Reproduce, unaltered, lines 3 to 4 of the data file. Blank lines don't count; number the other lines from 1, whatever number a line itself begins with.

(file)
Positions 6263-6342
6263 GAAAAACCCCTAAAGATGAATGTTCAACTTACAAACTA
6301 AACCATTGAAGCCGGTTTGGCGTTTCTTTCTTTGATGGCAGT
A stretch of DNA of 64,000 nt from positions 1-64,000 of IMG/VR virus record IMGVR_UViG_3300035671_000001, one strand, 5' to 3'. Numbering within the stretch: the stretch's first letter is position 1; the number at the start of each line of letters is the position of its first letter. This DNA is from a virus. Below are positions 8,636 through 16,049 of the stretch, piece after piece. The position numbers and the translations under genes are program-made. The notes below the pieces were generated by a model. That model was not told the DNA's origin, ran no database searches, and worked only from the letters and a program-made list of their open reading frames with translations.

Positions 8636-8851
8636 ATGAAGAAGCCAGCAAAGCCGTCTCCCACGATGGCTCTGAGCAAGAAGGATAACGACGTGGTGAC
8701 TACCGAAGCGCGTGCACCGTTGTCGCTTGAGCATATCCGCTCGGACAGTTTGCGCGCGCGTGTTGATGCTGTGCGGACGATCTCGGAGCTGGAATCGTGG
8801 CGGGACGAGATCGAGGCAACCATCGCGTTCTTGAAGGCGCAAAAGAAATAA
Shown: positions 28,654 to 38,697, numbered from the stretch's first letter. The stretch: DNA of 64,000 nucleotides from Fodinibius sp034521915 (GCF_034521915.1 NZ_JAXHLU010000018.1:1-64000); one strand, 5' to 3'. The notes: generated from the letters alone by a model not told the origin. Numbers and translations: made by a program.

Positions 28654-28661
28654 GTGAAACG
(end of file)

6301 AACCATTGAAGCCGGTTTGGCGTTTCTTTCTTTGATGGCAGT
A stretch of DNA of 64,000 nt from positions 1-64,000 of IMG/VR virus record IMGVR_UViG_3300035671_000001, one strand, 5' to 3'. Numbering within the stretch: the stretch's first letter is position 1; the number at the start of each line of letters is the position of its first letter. This DNA is from a virus. Below are positions 8,636 through 16,049 of the stretch, piece after piece. The position numbers and the translations under genes are program-made. The notes below the pieces were generated by a model. That model was not told the DNA's origin, ran no database searches, and worked only from the letters and a program-made list of their open reading frames with translations.